Devon, Pa.—June 2
Somewhere in McLain Ward’s house in Brewster, New York, there’s a photo of him doing the leadline class in mud at Devon—but, no, he didn’t win.
“I wasn’t from the Main Line, so, no,” Ward joked about not being local to Devon’s particular section of the Philadelphia suburbs. “I know how it works around here.”
In the four decades since, though, Ward has won plenty in the Dixon Oval and come to see Devon as a kind of home, while Devon’s spectators have reciprocated, adopting him as a hometown hero to cheer for every year. On Thursday evening, he gave them reason to celebrate together again, winning the $250,000 Sapphire Grand Prix of Devon CSI4* with Contagious, his Tokyo Olympics silver medal partner.
It was Ward’s 12th Devon grand prix title, his fourth consecutive win—save the two off years from COVID-19—and personal redemption after a week of bad luck that saw him fall with Contagious and have a refusal with Catoki in earlier classes.
On May 31, in the jump-off for the $50,000 Jet Run Devon Welcome Stake, Ward and Contagious went too quickly around a turn. The 13-year-old German Sporthorse gelding (Contagio—For Mary, For Keeps), bred by Andreas Eisenmenger and owned by Beechwood Stables LLC, tripped and fell, taking Ward down with him.
“The horse was in great form the other day, has been in great form all year,” Ward said. “In the jump-off he slipped, and it happens; it’s sport, it’s a factor. He hit the ground pretty hard. Luckily, he was OK. I was a little sore. I don’t think the horse is any worse for wear. And I thought he could jump great tonight.”
Then on June 1 in the $37,000 Devon International Speed Stake, his mount Catoki spooked at something along the rail and had a refusal. If anything, the uncharacteristic problems rallied Ward’s fans behind him for Thursday’s big night.
“I truly feel very at home here,” he said. “When I have a bad day or something goes wrong, I actually think it really feels like family to me here. They’re understanding.”
On Thursday, entering the ring as the final rider of 33 in the first round of the Sapphire Grand Prix—named after another of his legendary Olympic mounts, Sapphire—Ward paid attention to every footfall from Contagious. And when they crossed the final Hermès oxer clear, joining six others for the jump-off, he inspired NFL-volume cheers.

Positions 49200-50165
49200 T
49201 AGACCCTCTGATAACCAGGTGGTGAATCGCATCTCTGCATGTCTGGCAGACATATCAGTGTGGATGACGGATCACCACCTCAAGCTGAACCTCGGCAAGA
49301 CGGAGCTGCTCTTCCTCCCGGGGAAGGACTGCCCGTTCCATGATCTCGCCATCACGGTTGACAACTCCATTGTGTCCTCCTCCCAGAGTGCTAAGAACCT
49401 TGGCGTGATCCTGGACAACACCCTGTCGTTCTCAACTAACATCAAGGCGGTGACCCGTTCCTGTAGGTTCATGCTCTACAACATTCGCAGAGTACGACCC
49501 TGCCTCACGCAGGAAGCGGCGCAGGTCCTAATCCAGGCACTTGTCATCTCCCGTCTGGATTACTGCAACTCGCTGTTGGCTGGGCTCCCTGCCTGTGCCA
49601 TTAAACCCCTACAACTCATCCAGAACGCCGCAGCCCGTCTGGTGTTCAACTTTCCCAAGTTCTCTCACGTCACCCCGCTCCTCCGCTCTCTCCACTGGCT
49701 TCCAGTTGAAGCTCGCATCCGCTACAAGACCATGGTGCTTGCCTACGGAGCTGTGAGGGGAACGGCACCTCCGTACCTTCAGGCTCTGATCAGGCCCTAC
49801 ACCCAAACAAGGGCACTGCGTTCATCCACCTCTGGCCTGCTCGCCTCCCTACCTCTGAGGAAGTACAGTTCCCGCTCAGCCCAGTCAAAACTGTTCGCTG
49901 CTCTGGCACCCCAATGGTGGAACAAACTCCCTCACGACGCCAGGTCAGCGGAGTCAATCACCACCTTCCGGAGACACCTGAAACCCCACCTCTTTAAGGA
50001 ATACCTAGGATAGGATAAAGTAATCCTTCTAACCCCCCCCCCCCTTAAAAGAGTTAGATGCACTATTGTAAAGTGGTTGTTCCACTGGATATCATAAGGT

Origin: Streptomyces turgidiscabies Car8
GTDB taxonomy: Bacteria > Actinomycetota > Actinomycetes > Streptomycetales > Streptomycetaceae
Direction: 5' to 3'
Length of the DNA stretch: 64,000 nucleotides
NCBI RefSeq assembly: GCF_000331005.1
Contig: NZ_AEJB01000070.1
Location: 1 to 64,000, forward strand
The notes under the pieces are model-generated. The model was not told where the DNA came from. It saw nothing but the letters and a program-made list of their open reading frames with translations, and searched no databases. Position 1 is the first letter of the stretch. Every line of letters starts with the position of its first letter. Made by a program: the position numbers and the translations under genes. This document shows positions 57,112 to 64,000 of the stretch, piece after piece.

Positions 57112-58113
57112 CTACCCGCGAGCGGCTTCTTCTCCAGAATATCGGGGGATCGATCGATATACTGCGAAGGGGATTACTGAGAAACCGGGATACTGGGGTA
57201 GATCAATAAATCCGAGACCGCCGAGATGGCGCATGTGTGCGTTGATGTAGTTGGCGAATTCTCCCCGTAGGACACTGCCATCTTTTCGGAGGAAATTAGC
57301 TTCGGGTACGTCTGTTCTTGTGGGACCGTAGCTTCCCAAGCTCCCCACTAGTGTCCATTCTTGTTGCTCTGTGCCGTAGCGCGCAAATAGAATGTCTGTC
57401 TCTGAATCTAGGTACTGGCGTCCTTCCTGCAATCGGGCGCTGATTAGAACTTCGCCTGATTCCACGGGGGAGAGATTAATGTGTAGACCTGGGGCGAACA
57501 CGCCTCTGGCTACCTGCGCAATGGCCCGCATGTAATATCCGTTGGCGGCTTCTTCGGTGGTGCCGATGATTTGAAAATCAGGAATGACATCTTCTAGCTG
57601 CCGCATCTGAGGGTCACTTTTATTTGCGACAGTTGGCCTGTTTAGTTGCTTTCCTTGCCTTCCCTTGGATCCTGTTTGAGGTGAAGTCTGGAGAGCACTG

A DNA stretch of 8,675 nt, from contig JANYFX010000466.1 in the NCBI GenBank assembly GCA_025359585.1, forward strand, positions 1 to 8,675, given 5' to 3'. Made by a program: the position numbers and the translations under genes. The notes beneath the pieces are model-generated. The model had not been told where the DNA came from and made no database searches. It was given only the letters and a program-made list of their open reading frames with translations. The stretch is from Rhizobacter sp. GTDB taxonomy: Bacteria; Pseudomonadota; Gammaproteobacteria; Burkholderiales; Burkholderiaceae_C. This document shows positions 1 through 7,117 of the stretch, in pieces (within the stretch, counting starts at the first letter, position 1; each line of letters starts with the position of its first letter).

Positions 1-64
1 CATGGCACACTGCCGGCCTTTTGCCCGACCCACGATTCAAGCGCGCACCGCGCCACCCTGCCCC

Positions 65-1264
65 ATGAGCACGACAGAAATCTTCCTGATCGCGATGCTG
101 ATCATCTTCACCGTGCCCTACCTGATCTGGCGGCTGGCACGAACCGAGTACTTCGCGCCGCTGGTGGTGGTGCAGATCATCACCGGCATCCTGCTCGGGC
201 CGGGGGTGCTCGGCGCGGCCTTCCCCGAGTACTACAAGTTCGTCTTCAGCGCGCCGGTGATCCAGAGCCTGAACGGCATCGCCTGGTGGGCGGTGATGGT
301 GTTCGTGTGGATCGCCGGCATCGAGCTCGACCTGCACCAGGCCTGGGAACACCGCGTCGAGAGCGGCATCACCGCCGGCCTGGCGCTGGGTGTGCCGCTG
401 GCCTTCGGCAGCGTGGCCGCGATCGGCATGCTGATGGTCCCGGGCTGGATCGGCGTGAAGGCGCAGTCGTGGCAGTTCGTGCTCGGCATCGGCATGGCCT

“I thought the first round was kind of a friendly course, to be honest, as you saw with the number of clear rounds. Never free, but a little bit on the friendly side,” he said.
But not the jump-off course.
“I thought the jump-off was quite big, funny enough. It was a little awkward that turned to [Fence] 3, and then that vertical was in a funny place and big enough,” he added. “And [the main grandstand] side of the ring is always notoriously difficult. Most of the problems in the first round came at that red double or down the last line. Horses always shy away from the side. So, I thought the jump-off was challenging.”
Watch the pair’s winning jump-off ride, courtesy of USEF Network:
Schuyler Riley and her longtime partner Robin De Ponthual secured the first clear round in the jump-off with a time of 33.57 seconds.
“He’s amazing; he’s everything,” Riley said of “Robin,” a 17-year-old Selle Français gelding owned by Katherine Gallagher. “He’s got the scope; he’s got the bravery; he’s got the carefulness. Now he’s so seasoned. He has the mileage. I can walk into anywhere and feel I’ve got this.
“I went as fast as I thought I possibly could on Robin,” she added. “And we discussed a glimmer of a six down the last line, but it was only if I caught that first distance off the turn to the vertical. And as I saw it, I was like, ‘We’re going for it.’ So we did. And for Robin that’s as fast as he’s going to go. I’m so proud of him; he jumped his heart out tonight. He’s been a really special horse for me in my career.”
Seventeen-year-old Mimi Gochman bested their time with Celina BH but at the expense of having the final rail down.
“I was really going for a double clear,” she said. “But I’ve been working a little bit on moving up with her and trying to find the spacing a little bit at the higher heights. And I think that’s just something that comes with learning and trying to go that fast, but also give her room at the jumps. She jumped her heart out, and she tried her best, and it’s always a learning lesson, but I’m very honored to be in the top three.”
Last in the ring, with just Riley’s clear effort to beat, Ward utilized Contagious’ quick step to shave more than a second off her time, stopping the clock at 32.30. And then he enthusiastically pumped his fist and tipped his hat to those gathered around the Dixon Oval as they celebrated together: The bad-luck streak was over.
“This ring for me has really become like home,” he said. “I get great energy from the crowd. I love it. No matter how many places I go in the world and great experiences that I get to have all around the world, I love coming back here. I love this crowd, and I’m only up for the class. It just seems to break my way.”
The Chronicle will be on site all week bringing you beautiful photos, daily reports and more. Don’t forget to pick up copies of The Chronicle of the Horse magazine. Junior Weekend coverage will be found in the June 13 & 20 issue, and coverage of Senior Week will be in the June 27 issue.